Undeterred by previous failures, some seem to have been spurred on by the approach of the year 2000 and have made further predictions of the end of the world. The Wall Street Journal of December 5, 1989, published an article entitled “Millennium Fever: Prophets Proliferate, the End Is Near.” With the year 2000 approaching, various evangelicals are predicting that Jesus is coming and that the 1990’s will be “a time of troubles that has not been seen before.” At the time of this writing, the latest occurrence was in the Republic of Korea, where the Mission for the Coming Days predicted that on October 28, 1992, at midnight, Christ would come and take believers to heaven. Several other doomsday groups made similar predictions.
The flood of false alarms is unfortunate. They are like the wolf-wolf cries of the shepherd boy—people soon dismiss them, and when the true warning comes, it too is ignored.
But why has there been such a tendency through the centuries and down to our day for false alarms to be sounded, as Jesus said they would be? (Matthew 24:23-26) Jesus, after telling his followers about different events that would mark his return, said to them, as we read at Matthew 24:36-42: “Concerning that day and hour nobody knows, neither the angels of the heavens nor the Son, but only the Father. For just as the days of Noah were, so the presence of the Son of man will be. . . . Keep on the watch, therefore, because you do not know on what day your Lord is coming.”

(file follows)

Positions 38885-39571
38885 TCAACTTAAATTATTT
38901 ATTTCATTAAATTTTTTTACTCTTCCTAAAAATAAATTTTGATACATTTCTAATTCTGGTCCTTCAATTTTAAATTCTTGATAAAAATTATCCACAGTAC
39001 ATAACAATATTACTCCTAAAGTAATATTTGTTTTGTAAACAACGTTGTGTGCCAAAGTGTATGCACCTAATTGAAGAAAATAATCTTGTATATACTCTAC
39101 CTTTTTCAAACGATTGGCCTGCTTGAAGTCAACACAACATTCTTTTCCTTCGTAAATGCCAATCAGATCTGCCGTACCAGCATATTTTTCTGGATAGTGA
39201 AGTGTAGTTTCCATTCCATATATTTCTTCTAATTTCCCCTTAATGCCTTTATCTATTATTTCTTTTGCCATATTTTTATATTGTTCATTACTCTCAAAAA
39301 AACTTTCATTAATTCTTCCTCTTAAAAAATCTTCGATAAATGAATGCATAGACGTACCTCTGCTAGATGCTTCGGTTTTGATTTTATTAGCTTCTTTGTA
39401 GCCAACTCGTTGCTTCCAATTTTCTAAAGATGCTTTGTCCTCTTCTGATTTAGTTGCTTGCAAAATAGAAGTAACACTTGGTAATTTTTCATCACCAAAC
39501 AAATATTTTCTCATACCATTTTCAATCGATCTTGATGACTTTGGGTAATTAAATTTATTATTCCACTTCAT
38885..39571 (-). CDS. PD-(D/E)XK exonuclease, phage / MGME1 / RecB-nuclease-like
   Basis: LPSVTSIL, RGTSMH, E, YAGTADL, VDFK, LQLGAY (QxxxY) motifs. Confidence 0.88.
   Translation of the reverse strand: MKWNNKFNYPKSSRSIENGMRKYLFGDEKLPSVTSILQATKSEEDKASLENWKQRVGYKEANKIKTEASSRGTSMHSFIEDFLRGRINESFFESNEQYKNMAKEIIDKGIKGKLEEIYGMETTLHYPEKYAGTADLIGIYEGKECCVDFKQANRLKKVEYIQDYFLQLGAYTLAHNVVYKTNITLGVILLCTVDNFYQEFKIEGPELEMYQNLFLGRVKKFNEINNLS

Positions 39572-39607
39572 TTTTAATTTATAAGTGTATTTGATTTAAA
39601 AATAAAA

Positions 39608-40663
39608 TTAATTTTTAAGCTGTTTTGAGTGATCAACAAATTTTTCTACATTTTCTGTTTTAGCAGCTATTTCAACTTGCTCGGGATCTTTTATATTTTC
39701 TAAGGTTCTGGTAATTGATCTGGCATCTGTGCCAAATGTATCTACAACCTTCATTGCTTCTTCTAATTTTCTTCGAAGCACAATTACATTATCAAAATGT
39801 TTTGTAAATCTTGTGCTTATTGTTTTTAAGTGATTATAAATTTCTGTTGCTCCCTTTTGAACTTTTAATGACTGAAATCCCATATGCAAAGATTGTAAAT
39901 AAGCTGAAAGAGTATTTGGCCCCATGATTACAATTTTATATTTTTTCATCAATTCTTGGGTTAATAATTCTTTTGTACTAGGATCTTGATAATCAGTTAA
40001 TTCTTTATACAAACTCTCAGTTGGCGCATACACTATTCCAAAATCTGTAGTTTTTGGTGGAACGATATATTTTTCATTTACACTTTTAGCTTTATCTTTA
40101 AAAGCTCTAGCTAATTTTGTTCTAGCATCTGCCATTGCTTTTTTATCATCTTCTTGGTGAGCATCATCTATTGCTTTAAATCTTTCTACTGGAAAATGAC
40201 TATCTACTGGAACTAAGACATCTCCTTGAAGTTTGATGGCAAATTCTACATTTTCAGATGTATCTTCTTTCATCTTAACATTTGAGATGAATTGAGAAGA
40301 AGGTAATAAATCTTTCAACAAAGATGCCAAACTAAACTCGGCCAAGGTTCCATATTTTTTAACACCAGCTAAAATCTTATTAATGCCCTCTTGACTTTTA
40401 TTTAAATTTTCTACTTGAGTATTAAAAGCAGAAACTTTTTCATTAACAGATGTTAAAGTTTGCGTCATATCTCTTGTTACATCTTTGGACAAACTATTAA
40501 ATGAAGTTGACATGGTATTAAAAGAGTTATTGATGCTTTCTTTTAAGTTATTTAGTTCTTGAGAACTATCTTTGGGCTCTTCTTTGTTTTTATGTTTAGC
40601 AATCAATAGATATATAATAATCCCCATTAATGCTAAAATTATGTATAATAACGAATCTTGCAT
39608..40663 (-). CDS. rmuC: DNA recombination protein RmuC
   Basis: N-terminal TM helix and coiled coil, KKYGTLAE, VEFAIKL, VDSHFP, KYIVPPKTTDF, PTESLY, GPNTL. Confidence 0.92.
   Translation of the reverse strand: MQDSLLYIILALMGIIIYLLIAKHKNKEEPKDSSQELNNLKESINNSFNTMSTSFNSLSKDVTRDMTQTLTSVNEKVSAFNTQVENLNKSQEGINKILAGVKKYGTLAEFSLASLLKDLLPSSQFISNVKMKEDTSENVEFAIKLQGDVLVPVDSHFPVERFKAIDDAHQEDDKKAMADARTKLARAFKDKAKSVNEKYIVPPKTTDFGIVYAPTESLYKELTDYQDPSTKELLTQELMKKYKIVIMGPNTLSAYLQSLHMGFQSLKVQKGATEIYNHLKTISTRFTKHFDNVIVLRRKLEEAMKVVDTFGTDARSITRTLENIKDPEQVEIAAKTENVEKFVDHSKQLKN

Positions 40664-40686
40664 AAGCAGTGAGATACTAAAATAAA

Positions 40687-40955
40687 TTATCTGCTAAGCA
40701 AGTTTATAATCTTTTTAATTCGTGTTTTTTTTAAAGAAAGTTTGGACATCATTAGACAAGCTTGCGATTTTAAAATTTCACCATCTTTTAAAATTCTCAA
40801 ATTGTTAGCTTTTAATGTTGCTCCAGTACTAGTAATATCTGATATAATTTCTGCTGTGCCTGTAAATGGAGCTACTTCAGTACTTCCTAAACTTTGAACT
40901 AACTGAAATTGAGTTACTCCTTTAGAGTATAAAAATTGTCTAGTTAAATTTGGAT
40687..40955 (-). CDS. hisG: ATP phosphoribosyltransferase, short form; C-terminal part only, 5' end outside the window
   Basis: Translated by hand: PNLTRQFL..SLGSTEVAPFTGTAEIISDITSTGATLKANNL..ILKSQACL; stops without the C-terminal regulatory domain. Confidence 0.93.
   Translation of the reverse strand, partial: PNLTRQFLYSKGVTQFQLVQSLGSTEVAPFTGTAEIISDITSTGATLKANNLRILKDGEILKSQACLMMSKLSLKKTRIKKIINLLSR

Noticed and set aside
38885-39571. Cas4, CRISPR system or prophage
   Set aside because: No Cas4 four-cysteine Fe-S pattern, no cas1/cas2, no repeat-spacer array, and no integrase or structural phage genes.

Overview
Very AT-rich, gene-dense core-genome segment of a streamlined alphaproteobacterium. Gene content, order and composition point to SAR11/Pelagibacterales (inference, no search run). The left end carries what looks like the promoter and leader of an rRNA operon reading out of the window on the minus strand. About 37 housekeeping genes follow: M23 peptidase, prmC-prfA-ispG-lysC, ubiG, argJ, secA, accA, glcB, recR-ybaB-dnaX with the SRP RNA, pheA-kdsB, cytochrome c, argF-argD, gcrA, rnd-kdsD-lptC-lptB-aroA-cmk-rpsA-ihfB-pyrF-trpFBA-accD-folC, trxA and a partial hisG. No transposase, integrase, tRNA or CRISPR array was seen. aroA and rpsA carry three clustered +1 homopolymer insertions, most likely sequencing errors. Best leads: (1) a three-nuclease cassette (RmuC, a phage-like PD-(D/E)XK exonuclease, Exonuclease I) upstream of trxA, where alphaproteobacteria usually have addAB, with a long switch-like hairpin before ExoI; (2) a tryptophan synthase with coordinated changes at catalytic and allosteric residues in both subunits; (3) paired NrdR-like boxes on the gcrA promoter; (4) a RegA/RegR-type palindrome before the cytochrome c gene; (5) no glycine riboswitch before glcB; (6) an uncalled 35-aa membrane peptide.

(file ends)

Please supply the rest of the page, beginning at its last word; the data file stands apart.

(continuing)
They were told not only to be on the watch and to be prepared but also to watch with eagerness. Romans 8:19 says: “For the eager expectation of the creation is waiting for the revealing of the sons of God.” Human nature is such that when we fervently hope and yearn for something and wait in eager expectation of it, a powerful temptation arises within us to see it at the door even when the evidence is insufficient. In our eagerness false alarms may be sounded.
What, then, will distinguish the true warning from the false ones? For the answer, please see the following article.
Jehovah’s Witnesses, in their eagerness for Jesus’ second coming, have suggested dates that turned out to be incorrect. Because of this, some have called them false prophets. Never in these instances, however, did they presume to originate predictions ‘in the name of Jehovah.’ Never did they say, ‘These are the words of Jehovah.’ The Watchtower, the official journal of Jehovah’s Witnesses, has said: “We have not the gift of prophecy.” (January 1883, page 425) “Nor would we have our writings reverenced or regarded as infallible.” (December 15, 1896, page 306) The Watchtower has also said that the fact that some have Jehovah’s spirit “does not mean those now serving as Jehovah’s witnesses are inspired. It does not mean that the writings in this magazine The Watchtower are inspired and infallible and without mistakes.” (May 15, 1947, page 157) “The Watchtower does not claim to be inspired in its utterances, nor is it dogmatic.” (August 15, 1950, page 263) “The brothers preparing these publications are not infallible. Their writings are not inspired as are those of Paul and the other Bible writers. (2 Tim. 3:16) And so, at times, it has been necessary, as understanding became clearer, to correct views. (Prov. 4:18)”—February 15, 1981, page 19.